’We will never forget’: Virus makes for different Memorial Day, but meaning unchanged

  • Cub Scouts and their families place flags on graves at West Hawaii Veterans Cemetery for Memorial Day. Courtesy photo Special to West Hawaii Today

  • Flags are placed on graves at West Hawaii Veterans Cemetery by Cub Scouts for Memorial Day. Courtesy photo Special to West Hawaii Today

  • Hawaii National Guard Soldiers introducing themselves to the Cub Scouts while maintaining social distancing Guidelines. Courtesy photo Special to West Hawaii Today

  • Hawaii Army National Guard First Sergeant James Hokoana thanking the Cub Scouts and their families for taking the time to honor Service Members, passed and present, who have made sacrifices that allow us our freedom and liberty Saturday at the West Hawaii Veterens Cemetery. Courtesy photo Special to West Hawaii Today

  • Hawaii Army National Guard Sergeant Daeus Bencomo explaining the different parts and functions of the High Mobility Multipurpose Wheeled Vehicle (HMMWV) to the Cub Scouts Saturday at West Hawaii Veterans Cemetery. Courtesy photo special to West Hawaii Today

  • Hawaii Army National Guard Sergeant Kage Fergerstrom paying his respects to the many Service Members before him Saturday at West Hawaii Veterans Cemetery. Courtesy photo Special to West Hawaii Today

Memorial Day is more than a day off for picnics and time at the beach, it is a time to remember service men and women who paid the ultimate price for freedom.

The Memorial Day ceremony regularly held at the West Hawaii Veterans Cemetery every year has been canceled due to the COVID-19 pandemic. The American Legion Kona Post 20 was scheduled to host the ceremony this year.

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American Legion National Commander James W. “Bill” Oxford in his message to members, stated that Memorial Day, for most of us, will be different this year.

The meaning, however, does not change.

Oxford is calling on The American Legion Family to encourage communities far and wide to pay tribute to our nation’s fallen heroes today at dusk by lighting candles of honor and placing them on their front lanai.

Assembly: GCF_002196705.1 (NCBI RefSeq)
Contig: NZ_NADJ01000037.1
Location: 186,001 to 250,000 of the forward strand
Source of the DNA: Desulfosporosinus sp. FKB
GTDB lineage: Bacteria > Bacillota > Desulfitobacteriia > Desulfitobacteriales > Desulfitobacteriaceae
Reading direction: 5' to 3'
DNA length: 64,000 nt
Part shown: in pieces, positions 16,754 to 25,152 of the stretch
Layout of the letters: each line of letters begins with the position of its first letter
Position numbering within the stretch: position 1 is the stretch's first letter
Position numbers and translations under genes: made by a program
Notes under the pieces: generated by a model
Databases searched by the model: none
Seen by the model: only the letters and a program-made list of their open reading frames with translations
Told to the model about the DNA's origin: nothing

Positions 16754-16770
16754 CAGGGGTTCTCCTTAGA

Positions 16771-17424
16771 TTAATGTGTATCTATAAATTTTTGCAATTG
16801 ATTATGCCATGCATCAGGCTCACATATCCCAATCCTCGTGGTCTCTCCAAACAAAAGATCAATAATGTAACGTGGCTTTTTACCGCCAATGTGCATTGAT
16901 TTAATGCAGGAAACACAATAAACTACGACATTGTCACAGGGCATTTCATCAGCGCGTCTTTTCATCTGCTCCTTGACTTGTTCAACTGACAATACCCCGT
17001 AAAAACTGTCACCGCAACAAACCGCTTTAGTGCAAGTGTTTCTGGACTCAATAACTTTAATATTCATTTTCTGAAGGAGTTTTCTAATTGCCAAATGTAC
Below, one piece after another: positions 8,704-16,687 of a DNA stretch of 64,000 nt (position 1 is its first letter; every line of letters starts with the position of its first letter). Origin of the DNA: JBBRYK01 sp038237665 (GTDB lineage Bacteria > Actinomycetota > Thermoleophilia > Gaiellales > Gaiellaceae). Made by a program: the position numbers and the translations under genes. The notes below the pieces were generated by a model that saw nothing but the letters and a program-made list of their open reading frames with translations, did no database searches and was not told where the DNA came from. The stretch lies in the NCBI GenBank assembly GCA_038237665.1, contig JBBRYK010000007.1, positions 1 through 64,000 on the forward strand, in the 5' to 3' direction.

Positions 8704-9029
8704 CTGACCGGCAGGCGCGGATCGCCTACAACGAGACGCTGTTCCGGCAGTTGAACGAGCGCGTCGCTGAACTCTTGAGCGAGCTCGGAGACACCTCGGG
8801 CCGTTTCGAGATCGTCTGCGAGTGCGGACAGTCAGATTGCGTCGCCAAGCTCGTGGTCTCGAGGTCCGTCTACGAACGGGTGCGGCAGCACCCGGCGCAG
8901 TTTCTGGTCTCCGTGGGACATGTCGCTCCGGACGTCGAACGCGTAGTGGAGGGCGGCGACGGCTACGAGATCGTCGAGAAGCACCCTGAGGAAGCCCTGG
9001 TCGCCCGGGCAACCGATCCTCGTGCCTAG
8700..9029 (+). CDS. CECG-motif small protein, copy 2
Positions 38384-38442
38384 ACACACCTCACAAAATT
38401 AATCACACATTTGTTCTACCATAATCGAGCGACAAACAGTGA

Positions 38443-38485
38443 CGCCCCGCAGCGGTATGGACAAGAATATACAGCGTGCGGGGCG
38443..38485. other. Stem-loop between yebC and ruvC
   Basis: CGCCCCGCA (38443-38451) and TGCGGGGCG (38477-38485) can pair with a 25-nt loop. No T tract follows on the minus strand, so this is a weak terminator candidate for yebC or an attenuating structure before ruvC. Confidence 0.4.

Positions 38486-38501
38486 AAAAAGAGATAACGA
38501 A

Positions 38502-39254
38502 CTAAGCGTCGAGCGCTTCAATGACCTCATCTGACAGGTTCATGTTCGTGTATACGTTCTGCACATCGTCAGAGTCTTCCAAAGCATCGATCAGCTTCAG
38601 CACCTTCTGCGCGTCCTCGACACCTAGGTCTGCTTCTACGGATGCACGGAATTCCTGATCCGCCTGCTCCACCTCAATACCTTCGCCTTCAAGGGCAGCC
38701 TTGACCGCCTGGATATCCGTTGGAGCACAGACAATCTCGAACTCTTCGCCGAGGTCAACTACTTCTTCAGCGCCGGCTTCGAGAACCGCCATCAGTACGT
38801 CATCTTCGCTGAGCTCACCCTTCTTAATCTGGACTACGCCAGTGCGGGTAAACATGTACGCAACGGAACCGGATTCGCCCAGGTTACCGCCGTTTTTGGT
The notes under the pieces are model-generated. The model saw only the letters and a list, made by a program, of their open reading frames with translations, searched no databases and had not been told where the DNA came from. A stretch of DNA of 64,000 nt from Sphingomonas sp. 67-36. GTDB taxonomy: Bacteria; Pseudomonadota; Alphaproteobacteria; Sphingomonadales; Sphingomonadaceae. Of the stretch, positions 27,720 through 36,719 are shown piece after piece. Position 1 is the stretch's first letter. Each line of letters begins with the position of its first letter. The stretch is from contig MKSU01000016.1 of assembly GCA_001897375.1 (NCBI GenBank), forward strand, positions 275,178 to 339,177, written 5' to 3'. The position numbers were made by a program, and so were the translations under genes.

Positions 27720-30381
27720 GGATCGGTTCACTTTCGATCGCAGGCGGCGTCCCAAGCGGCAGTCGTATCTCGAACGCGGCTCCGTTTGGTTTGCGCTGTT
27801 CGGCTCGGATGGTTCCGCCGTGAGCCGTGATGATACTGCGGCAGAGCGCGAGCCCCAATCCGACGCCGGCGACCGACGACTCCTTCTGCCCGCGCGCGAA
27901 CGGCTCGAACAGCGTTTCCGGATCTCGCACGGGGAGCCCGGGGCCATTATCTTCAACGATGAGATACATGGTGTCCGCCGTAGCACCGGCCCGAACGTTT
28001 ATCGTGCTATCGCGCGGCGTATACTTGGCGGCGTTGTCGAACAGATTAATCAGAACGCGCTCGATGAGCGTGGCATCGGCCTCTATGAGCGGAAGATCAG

“Such a display will remind everyone that our resolve to honor those who served before us will continue even as social-distancing measures limit our ability to perform traditional Memorial Day remembrances,” said Oxford through a statement.

The manner and placement of the candles of honor are up to each individual. Oxford recommends using a front lanai as a visible reminder of the price that was paid for freedom.

Color options for consideration could include a red candle to remember the bloodshed in battle for the protection of our freedoms, white candle to keep our POWs/MIAs ever in our thoughts and prayers as we await their return home and blue candle to salute the memories of those who made it home but are no longer with us.

Even though the ceremony at West Hawaii Veterans Cemetery is canceled this year, the gate will be open Monday from 8:30 a.m. to 3 p.m. for family members to pay their respects.

Cub Scouts from Kona Hongwanji pack 12 and their families decorated each grave with a flag on Saturday. Members of the Hawaii National Guard surprised the scouts with a visit relaying to the young men how much they appreciated the scouts coming every year to honor the veterans interned at the cemetery.

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“Since we are already on this side of the island, about seven of my men drove up to the cemetery in their Humvees and talked to the Cub Scouts, thanking them and their families for taking the time to honor service members, passed and present, who have made sacrifices that allow us our freedom and liberty,” said Capt. Randall Duldulao, commander of the Kealakekua Armory.

Oxford stated that no matter how we remember this year, the most important message we need to send is that we will never forget.

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